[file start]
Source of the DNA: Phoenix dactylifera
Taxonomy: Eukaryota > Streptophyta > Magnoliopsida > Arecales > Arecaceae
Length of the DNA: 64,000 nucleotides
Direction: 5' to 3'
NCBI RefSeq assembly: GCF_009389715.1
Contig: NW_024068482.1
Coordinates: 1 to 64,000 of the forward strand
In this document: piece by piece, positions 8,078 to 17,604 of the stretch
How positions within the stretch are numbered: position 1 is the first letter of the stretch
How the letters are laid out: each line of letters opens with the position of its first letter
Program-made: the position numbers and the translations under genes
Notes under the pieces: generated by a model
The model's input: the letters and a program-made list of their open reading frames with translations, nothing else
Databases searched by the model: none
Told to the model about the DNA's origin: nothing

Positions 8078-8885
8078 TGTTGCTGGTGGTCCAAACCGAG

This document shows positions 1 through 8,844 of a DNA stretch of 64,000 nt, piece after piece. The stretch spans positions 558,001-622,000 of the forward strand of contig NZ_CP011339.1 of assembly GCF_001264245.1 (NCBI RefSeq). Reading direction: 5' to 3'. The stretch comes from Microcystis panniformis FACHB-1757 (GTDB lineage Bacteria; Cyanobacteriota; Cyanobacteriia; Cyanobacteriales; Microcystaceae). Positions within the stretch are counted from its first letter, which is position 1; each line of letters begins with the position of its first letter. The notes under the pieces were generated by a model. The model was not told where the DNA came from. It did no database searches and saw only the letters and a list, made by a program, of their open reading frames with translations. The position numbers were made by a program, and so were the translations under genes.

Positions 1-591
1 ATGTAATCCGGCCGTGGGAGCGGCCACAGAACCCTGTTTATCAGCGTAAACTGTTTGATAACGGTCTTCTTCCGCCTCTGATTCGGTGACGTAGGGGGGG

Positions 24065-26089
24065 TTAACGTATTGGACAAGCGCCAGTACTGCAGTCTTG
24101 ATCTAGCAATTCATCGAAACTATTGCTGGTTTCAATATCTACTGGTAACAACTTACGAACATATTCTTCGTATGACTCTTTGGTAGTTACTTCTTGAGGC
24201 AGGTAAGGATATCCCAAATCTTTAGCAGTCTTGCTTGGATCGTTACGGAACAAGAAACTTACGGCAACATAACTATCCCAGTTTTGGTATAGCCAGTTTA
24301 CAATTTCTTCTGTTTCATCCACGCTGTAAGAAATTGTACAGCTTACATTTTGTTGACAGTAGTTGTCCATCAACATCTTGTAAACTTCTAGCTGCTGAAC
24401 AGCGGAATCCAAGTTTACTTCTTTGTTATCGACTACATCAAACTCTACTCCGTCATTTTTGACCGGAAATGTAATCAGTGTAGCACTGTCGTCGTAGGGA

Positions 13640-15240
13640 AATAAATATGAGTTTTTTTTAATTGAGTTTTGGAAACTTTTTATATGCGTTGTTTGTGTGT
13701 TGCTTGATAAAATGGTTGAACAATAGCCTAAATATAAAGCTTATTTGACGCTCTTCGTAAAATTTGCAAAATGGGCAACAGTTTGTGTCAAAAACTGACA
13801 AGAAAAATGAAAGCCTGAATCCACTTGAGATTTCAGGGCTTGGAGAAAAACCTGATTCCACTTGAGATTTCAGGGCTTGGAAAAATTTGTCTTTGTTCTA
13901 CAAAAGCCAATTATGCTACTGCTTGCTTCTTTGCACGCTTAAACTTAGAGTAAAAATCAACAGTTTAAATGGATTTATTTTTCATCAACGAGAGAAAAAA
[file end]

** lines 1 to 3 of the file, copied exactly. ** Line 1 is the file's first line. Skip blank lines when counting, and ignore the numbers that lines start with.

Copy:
Source of the DNA: Phoenix dactylifera
Taxonomy: Eukaryota > Streptophyta > Magnoliopsida > Arecales > Arecaceae
Length of the DNA: 64,000 nucleotides